Meet BellaTeq, the first all-female Teqball team hoping to signal a ‘new era’ for the sport

A new sport is emerging around the world — and finding huge popularity in the United States. Teqball is a cross between football and table tennis where you can use any part of your body except your hands to score points and manipulate the ball without it ever touching the ground.



a group of people sitting on a bench posing for the camera: BellaTeq co-founders Carolyn Greco, Nancy Avesyan and Margaret Osmundson pose in front of a mural with a Teqball table in Los Angeles.


© BellaTeq
BellaTeq co-founders Carolyn Greco, Nancy Avesyan and Margaret Osmundson pose in front of a mural with a Teqball table in Los Angeles.

Its success has grown to the point where it now aims to become an Olympic sport by 2028.

BellaTeq, the world’s first all-female club, is working to help Teqball achieve its goal by drawing more women across the US and around the world to play.

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Founded in Budapest, Hungary in 2014, Teqball has national federations across the world and hosted three World Cup tournaments before making its way to the US. Teqball USA is now on track to host 52 tournaments across the country in 2021.

BellaTeq was launched last year in Los Angeles by co-founders Carolyn Greco, Margaret Osmundson, and Nancy Avesyan, who had been playing with and against men in singles and doubles matches. They saw an opportunity to utilize the momentum behind the success of the US Women’s National Team to get women involved.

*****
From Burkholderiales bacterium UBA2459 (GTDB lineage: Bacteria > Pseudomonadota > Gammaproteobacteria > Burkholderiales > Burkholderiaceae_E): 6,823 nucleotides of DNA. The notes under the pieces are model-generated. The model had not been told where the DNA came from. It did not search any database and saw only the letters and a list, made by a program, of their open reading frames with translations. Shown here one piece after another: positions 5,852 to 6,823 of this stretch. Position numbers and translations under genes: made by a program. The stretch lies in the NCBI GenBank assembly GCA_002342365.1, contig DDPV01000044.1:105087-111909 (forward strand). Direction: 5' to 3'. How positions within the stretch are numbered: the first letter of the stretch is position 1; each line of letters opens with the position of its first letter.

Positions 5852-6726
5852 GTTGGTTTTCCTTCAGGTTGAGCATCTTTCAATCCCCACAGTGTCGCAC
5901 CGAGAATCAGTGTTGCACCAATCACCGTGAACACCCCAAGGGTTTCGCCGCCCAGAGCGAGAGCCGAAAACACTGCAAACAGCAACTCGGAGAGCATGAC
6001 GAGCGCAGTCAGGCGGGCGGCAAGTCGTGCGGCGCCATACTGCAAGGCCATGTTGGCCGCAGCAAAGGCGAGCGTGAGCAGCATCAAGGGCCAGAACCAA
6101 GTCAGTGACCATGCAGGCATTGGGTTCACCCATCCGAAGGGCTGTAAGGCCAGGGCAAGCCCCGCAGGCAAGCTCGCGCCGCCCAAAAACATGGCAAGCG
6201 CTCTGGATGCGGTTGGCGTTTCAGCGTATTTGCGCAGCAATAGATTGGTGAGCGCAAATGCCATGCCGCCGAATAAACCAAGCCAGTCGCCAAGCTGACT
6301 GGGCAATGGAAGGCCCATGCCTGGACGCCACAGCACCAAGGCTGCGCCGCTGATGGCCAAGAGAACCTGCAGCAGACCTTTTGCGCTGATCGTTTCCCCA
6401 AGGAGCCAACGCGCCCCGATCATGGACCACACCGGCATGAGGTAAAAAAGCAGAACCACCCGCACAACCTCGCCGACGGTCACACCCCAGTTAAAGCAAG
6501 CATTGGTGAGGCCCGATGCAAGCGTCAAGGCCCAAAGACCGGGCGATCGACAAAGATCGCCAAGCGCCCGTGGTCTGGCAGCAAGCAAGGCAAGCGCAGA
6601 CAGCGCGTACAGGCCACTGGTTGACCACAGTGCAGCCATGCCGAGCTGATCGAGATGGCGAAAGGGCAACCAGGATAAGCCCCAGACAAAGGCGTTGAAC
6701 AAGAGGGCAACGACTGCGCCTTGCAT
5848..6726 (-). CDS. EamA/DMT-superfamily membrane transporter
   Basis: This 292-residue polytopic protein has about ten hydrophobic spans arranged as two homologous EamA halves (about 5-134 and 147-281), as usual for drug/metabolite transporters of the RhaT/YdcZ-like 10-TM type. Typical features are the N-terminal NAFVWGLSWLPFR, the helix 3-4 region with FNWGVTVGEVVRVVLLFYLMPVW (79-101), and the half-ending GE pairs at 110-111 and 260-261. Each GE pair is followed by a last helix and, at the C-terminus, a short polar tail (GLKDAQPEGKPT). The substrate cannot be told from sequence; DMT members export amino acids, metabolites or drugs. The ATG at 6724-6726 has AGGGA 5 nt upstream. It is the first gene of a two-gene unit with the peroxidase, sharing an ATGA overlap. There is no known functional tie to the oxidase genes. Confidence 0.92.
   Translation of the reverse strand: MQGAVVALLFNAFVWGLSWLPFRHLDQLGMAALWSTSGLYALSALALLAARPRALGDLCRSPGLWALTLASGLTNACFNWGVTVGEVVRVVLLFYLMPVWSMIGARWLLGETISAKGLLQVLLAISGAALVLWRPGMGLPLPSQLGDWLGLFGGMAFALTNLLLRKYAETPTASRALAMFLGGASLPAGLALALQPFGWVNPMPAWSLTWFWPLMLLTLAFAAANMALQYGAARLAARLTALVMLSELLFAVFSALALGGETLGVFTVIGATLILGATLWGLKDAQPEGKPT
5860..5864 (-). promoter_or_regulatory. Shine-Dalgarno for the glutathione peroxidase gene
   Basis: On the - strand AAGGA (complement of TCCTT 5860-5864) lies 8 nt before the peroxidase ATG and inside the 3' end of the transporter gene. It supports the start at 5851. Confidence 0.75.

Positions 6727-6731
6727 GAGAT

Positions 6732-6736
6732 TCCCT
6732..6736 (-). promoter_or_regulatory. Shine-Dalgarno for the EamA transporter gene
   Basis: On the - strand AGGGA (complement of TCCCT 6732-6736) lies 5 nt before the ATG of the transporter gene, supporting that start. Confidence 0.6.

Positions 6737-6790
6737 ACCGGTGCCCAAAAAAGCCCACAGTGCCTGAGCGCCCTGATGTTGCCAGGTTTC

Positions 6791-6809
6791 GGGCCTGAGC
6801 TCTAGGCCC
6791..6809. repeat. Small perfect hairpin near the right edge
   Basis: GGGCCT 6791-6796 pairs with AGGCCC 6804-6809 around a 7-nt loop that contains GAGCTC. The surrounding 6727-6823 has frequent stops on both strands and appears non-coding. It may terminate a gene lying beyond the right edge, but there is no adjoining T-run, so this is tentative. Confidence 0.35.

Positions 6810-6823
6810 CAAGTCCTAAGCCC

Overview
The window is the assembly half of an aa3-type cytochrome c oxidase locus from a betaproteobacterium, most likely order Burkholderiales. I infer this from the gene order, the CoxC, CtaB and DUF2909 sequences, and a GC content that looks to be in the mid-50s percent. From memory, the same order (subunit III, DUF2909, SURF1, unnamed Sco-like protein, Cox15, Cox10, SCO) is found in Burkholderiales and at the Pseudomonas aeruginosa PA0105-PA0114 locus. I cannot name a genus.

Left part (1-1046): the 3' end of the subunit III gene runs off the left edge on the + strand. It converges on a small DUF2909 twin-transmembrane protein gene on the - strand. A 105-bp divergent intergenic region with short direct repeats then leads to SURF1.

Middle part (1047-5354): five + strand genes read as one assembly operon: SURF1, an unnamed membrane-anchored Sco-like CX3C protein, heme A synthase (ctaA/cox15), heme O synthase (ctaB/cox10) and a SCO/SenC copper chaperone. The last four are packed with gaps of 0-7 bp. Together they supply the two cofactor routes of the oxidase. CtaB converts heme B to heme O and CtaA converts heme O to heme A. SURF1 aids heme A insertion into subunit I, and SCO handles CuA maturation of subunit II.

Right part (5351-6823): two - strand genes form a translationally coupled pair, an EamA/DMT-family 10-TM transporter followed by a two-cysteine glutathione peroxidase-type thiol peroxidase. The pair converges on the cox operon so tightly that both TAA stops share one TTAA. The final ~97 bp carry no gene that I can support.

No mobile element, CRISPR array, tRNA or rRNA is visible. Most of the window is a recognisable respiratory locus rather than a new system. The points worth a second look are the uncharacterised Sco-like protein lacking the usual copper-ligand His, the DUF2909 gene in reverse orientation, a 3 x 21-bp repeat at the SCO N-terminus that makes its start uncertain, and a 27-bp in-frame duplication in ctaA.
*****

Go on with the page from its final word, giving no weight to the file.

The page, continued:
“This is the United States where women dominate in soccer, and I don’t see it going any different in Teqball,” says Greco.

“We want to see really a wave of a new era of a sport come to the United States,” adds Osmundson. “It’s emerging and it’s growing and spreading like wildfire already.”

Several famous footballers serve as Teqball ambassadors, including World Cup winner Carles Puyol, Portuguese great Luis Figo and two-time FIFA World Player of the Year Ronaldinho.

“Over the course of time, it’s grown and compounded by the power of social media and several notable athletes playing the sport across the world to the point where our North Star right now is to be an Olympic sport by 2028,” said Ajay Nwosu, president of the USA National Teqball Federation.

Teqball’s Olympic dreams provide a unique opportunity for those currently involved to act as pioneers for the sport, while also pursuing personal goals of competing in the Olympics.

Greco, currently ranked 11th in the world, said when the Olympics are held in Los Angeles she plans on being there. “You can dream big with this sport because you have time to train and focus if you choose to do so.”

Games are played on a uniquely curved ping-pong table using a ball the size of a football but slightly lighter. Controlling the ball requires technique over strength, leveling the playing field between men and women in a competition where finesse is everything.

Avesyan, who plays for the Armenian national football team, said that Teqball has helped improve her touch tremendously and the emphasis on technique over power in the sport evens the playing field when it comes to competing against men.

“It’s an amazing sport for anyone who’s involved in soccer or is transitioning,” Avesyan said. “We’re hoping we can get more women out to compete with the men.”

With Teqball at such an exciting and early stage, the message from BellaTeq co-founders is to get started now while there’s a wide open opportunity to become a competitive or professional athlete in this sport — maybe even an Olympian.

Watch the video at the top of the page to see more about Teqball and BellaTeq

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